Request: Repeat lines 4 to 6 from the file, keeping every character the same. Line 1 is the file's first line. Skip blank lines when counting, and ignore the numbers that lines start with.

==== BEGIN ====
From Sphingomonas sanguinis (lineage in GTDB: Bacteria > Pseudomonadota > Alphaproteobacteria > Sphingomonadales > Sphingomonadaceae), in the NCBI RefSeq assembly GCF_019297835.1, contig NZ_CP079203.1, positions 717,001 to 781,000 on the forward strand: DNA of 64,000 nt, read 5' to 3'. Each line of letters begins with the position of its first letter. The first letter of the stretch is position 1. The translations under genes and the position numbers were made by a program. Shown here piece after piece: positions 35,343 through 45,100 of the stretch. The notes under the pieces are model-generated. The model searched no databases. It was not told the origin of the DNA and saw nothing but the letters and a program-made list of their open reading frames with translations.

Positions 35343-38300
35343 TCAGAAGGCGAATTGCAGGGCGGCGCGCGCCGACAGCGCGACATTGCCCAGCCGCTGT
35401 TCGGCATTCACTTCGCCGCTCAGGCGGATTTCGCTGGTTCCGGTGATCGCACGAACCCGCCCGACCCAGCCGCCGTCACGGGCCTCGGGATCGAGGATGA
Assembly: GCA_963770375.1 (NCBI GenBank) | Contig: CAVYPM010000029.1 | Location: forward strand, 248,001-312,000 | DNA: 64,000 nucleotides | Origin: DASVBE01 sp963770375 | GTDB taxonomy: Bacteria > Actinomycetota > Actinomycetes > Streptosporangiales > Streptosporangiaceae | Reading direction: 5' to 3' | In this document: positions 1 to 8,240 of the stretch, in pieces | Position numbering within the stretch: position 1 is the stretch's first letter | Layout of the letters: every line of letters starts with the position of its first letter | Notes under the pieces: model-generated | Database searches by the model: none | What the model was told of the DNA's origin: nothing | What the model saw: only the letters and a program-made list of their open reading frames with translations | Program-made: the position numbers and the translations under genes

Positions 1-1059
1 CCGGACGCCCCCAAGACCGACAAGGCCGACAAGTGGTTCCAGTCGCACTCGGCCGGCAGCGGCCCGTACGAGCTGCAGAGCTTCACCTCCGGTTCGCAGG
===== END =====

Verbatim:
35401 TCGGCATTCACTTCGCCGCTCAGGCGGATTTCGCTGGTTCCGGTGATCGCACGAACCCGCCCGACCCAGCCGCCGTCACGGGCCTCGGGATCGAGGATGA
Assembly: GCA_963770375.1 (NCBI GenBank) | Contig: CAVYPM010000029.1 | Location: forward strand, 248,001-312,000 | DNA: 64,000 nucleotides | Origin: DASVBE01 sp963770375 | GTDB taxonomy: Bacteria > Actinomycetota > Actinomycetes > Streptosporangiales > Streptosporangiaceae | Reading direction: 5' to 3' | In this document: positions 1 to 8,240 of the stretch, in pieces | Position numbering within the stretch: position 1 is the stretch's first letter | Layout of the letters: every line of letters starts with the position of its first letter | Notes under the pieces: model-generated | Database searches by the model: none | What the model was told of the DNA's origin: nothing | What the model saw: only the letters and a program-made list of their open reading frames with translations | Program-made: the position numbers and the translations under genes

Positions 1-1059